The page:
In anything—music, writing.
MC: Yeah, yeah. Absolutely. Right. There are these things that you’re learning that you’re not even aware and could advance you way more than you think.
Would you say you’re an instinctual actor more than one based on technique?
MP: I’d say I’m an instinctual human being. (Laughs.) Every time I use my brain, I fuck up. Maybe the thing that you wouldn’t think about me is that technique, discipline, and work ethic are huge in my book. There are a lot of talented people, unique people, and being able to execute that through technique and work ethic…
What I loved about meeting Mike was, in my experience, filmmakers who are starting out—one or two films—tend to either go in one direction or the other. One, they have a script that they hold on to so tightly that they forget that cinema is about capturing the moment. They miss that moment because they’re holding on to what they’ve written too closely and they get lost. Or, the other, they’re SO loose that they either don’t have a vision or they lose track of their vision. What’s amazing about Mike is he has both. That was something I was really impressed with as a filmmaker. He has a very, very clear idea of what he wants and he’s following that map but he knows the magic can happen by accident.
There’s a scene where Brit is writing on the window that wasn’t talked about. He was allowing her to be in her character, giving her the space. And vibe has a lot to do with it—creative vibe on set is an important thing that people don’t talk about a lot but [bad] vibe can kill a performance. Letting an actress like Brit just walk around the lab and just try things out. She started doing this thing where she was writing on the window and then Mike runs over and starts covering it.
MC: And it becomes an essential part of the movie!
MP: It can be looked upon as something that’s “just happening.” It’s not “just happening.” It’s having the insight to know how to let those things happen under some parameters where the vision doesn’t get lost. It comes in only in that moment.
And it’s mutual trust. You trust him not to lose sight of your vision and you trust him not to stifle your growth and creativity.
MP: At the end of the day, it’s on him. (Laughs.)
It gets back to the core of my question—you have these big overall themes and you trust your actors to ground them in reality. It’s the kind of thing thematically that could have been very image-heavy like “Tree of Life” but it’s got a very human story.
MC: Right. And it’s very tactile. The mundane. Yeah. Yeah. That makes you very present. It’s in the mundane that you can experience the metaphysical—the bigger themes.
What does Michael bring to the role as an actor that others wouldn’t?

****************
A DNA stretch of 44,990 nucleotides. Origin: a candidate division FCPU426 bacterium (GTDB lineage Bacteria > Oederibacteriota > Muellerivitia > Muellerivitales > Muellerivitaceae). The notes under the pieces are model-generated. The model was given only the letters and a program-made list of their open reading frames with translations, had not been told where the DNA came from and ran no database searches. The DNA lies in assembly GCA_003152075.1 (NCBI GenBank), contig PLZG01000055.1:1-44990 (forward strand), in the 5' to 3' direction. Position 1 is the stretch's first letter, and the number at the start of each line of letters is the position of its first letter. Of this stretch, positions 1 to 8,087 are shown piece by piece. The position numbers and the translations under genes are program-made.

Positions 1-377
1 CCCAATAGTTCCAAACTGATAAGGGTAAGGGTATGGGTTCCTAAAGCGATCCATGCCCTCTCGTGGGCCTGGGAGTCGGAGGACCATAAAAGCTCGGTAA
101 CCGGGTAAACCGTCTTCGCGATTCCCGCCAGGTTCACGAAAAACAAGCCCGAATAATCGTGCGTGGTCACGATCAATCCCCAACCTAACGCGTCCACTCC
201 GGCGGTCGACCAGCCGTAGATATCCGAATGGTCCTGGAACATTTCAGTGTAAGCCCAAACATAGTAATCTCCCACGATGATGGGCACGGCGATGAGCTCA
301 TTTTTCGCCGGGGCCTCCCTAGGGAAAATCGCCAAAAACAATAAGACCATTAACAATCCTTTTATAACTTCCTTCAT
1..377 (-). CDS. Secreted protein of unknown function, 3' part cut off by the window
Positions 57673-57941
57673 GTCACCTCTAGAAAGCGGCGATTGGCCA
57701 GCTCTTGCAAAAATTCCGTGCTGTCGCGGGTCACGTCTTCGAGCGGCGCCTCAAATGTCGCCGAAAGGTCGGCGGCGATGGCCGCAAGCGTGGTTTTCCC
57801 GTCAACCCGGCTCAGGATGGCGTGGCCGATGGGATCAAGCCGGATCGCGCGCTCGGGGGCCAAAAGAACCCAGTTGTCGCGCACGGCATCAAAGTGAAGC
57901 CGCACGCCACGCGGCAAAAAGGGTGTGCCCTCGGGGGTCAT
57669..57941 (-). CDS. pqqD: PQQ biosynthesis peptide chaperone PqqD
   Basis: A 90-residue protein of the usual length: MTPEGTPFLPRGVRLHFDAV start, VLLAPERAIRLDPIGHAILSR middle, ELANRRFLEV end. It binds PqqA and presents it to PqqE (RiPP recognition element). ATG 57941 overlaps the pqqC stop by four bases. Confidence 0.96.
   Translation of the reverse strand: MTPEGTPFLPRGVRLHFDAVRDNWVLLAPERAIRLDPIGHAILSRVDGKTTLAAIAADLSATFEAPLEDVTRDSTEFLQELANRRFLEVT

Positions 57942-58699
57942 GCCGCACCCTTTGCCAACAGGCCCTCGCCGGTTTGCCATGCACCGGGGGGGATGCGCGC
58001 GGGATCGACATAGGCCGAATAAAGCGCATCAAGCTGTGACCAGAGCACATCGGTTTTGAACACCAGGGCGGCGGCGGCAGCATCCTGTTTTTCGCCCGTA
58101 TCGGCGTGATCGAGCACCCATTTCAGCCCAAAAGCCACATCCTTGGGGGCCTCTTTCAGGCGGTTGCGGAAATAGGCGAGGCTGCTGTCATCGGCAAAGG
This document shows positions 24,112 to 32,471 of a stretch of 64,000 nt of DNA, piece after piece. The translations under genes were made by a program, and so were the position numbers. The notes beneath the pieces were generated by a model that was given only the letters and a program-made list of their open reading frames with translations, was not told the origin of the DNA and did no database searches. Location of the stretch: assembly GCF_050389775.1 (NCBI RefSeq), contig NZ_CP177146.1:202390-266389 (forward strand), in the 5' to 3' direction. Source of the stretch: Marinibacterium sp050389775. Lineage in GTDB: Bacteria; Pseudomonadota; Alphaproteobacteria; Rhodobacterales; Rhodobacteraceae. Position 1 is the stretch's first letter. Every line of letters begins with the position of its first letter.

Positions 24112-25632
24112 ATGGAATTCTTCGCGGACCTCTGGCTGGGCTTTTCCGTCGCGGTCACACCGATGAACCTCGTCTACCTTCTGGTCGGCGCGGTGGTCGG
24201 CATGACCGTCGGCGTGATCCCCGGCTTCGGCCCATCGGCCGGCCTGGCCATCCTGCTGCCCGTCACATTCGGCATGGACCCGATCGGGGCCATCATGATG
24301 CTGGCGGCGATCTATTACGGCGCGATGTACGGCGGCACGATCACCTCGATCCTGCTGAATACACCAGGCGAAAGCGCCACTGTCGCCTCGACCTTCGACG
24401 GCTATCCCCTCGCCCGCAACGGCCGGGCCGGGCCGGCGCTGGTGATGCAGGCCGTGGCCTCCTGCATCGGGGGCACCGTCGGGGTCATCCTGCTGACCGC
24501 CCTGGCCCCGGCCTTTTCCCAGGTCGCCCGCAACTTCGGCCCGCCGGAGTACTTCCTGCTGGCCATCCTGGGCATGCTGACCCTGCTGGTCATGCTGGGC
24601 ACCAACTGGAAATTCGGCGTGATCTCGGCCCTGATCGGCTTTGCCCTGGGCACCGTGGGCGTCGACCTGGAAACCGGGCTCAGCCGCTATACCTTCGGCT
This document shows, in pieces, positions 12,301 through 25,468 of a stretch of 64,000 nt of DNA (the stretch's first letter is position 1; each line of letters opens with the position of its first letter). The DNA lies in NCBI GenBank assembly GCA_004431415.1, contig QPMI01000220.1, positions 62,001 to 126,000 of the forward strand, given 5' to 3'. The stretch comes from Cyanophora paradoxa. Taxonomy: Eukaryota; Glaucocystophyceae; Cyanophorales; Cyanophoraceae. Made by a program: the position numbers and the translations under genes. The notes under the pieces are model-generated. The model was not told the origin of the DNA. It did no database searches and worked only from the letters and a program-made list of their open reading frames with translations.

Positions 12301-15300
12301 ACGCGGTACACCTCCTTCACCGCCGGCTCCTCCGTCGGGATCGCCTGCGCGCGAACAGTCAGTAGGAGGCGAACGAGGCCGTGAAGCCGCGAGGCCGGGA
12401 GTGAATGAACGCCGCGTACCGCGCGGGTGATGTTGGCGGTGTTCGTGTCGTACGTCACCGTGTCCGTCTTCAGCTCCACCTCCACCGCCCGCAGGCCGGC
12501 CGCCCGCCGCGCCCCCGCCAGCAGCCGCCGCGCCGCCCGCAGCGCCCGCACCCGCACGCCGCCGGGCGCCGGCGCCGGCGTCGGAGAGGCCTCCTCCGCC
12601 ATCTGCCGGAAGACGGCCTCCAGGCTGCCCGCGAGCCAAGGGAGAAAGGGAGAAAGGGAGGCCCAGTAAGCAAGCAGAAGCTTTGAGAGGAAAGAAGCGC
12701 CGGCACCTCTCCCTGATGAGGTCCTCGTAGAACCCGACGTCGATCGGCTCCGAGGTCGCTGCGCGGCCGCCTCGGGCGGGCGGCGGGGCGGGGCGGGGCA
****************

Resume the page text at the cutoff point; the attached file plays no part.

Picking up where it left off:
MC: I was very excited because his choices are so surprising and bold and exciting and interesting, while being authentic. Choices of overall performance and choices within scenes. If we did ten takes, those ten takes, as varied as they are, they all pass the bullshit barometer. There’s not a false note. And yet I want to give the freedom to try whatever. It’s as if he’s such a finely-tuned instrument that degrees are so precise. Like “two more degrees of subtextual anger; two more degrees of being open and vulnerable”—each one cleared as someone really feeling that real thing, which is really profound. Also, as he was saying, work ethic. He dives deep. He built this character from the ground up. We would go into laboratories. We went to John Hopkins. We would chat with the scientists and they would show us how to extract DNA. I remember this one time, Michael asked one of the scientists to do the most mundane thing he does all day long. And Michael just watched and captured those mannerisms and embedded them in his own behavior.
From the moment I met him to the moment he became Ian—he was Ian on-set. We called him Ian. We never called him Michael. Even when cameras were cut. Even at 11 o’clock at night to talk about something.
Do you do that all the time?
MP: Um, yeah. But, specifically for this one, I thought it was essential.
MC: Everyone on-set called him Ian. It was so normal that maybe two months after shooting we were just hanging out and he was on another movie and I didn’t recognize him at all. It wasn’t the first person I met; it wasn’t Ian; it was an entirely THIRD person. What? How do you do that? Nice to meet you. It’s incredible.
They didn’t call you Mason [Verger] on the “Hannibal” set, did they?
Is that hard to leave on the set? It’s such a dark character. How do you leave dark character from invading your personal life?
MP: To be honest, I’m starting to think about that a little bit more, maybe more than I have. It’s all been about focusing on giving the character attention. Leaving it is something that not many people ask you how to do or tell how to. I know when I made “Last Days”…it’s so hard talking about this without it sounding too technical or spiritual. Whether or not it’s true, there’s something that I can’t explain that’s like a “tapping into something.” When you do that a lot, I think that you do need to do other things when you’re done with that. A lot of the directors that I’ve worked with when I close my eyes and I tap into something, they’re like “Do more of that.” So it’s working…
But is it damaging you at all to take those dark characters home?
MP: I feel very grateful to be able to do what I’m doing. Damaging what? I could be hit by a bus. What damage does a construction worker do to his body every day? What damage does someone working in an ER do to their personal life? These are things that come with the job.
For those who take it seriously and do it well. Mike, you’ve talked about a sequel to “I Origins”?
MC: Yeah. Fox Searchlight is interested in it. They own it. They say it’s something they want to do.
Is that what’s next or do you have something else in mind?
MC: I’m still figuring it out. I don’t have anything lined up.
What’s next for you, Michael?
MP: To be honest, I just really want to work with Mike again. I have other things that are coming out. I’m really blessed to be working. This moment in my life—work, work, work, work. You learn a lot when you go through this process. Going through this film’s process from beginning to end to even right now—there’s a shorthand that’s been amazing. There’s things now that we know about each other that I fucking want to apply somehow.
MP: I hope that we find something to do because I think that we’ll just be getting better.